Undeterred, we walked up to the counter and asked about the movie. “No English, only Hindi.” Great. We turned around and headed up the street about a block where we had seen an actual shopping mall. It didn’t have a theater, but we were hoping we could find someone there who could help us out. Near the front door, a kid who was maybe 10 years old said “good evening” to us as he passed by. I simply smiled and said “Hello,” but Danielle recognized our opportunity:
Danielle: “Good Evening, do you know the Crystal Palace Mall? With the INOX cinema?”
Kid: “Crystal Palace? Ummmm…. Oh Crystal Palm! Crystal Palm!”
Danielle: “Crystal Palm? Ok, how do you say that in Hindi?”
Kid: “Crystal Palm.”
Turns out, we may have confused matters by asking to go to a mall that didn’t exist. The mall we actually wanted was Crystal Palm, not Crystal Plaza. This is what happens when you have inadequate information. Oops. Thanks, kid. Armed with this new information, we sought out a third rickshaw driver. His English was excellent and we concluded our price negotiations and direction-giving confident that we would in fact end up at the Crystal Palm INOX Cinema. Hopefully the movie would actually be in English.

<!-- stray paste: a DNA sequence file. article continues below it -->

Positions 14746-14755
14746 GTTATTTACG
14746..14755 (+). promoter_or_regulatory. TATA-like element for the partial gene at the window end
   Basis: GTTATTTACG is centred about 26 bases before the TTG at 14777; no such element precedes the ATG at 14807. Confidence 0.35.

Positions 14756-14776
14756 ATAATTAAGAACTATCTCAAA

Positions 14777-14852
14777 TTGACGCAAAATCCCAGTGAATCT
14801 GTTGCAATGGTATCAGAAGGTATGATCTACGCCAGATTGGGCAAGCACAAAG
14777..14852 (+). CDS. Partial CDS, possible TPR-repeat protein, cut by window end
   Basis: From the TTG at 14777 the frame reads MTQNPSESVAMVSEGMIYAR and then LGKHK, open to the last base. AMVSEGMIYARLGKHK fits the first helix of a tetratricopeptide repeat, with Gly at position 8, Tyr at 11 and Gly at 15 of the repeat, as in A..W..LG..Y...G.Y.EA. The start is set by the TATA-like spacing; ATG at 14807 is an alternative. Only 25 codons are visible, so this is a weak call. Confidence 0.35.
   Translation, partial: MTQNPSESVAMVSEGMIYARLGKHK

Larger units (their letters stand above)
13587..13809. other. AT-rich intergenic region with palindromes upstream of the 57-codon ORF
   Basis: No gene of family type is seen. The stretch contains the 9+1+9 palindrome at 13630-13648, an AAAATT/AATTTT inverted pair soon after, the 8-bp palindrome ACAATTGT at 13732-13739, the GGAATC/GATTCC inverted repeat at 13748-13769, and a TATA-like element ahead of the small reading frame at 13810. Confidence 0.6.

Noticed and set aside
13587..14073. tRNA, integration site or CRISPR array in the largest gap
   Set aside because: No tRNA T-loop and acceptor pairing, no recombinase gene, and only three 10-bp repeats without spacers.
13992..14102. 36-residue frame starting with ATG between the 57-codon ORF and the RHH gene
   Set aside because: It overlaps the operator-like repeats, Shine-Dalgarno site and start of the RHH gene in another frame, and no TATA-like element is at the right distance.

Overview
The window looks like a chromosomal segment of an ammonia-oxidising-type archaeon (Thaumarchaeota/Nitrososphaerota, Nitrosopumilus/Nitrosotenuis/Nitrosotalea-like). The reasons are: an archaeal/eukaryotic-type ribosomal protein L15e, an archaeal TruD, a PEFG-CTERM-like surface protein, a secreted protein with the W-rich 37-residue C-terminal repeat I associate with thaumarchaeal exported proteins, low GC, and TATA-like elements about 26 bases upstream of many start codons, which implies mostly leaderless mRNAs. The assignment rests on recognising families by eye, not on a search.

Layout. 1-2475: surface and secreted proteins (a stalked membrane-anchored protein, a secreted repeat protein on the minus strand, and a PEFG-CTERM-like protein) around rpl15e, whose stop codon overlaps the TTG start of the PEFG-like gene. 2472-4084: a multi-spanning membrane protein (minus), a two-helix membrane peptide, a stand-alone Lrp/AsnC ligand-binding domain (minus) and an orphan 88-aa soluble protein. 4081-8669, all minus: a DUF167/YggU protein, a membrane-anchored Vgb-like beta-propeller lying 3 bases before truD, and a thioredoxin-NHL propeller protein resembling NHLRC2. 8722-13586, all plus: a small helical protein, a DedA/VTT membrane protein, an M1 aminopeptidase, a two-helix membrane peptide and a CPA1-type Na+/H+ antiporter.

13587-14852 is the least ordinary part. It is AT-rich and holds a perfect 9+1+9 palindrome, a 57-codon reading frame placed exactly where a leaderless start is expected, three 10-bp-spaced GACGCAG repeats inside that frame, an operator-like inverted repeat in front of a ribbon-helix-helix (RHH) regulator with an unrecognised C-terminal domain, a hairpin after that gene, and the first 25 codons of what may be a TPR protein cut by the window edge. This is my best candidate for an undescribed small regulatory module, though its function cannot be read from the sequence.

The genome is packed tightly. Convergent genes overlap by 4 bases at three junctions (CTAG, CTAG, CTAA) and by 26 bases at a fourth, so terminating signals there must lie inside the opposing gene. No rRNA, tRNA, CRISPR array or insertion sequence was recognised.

After what seemed like a shorter ride than the first two, our driver pulled up in front of what was obviously a large shopping mall and there, emblazoned on the side, were the words “Crystal Palm.” After paying and thanking the driver, we crossed our fingers and headed to the ticket window. “Hello, is ‘300’ playing in English?” When we heard “Yes, at 7:45”, we each let out a sigh of relief and a lot of laughter. By the end of the night we had come, literally, full circle.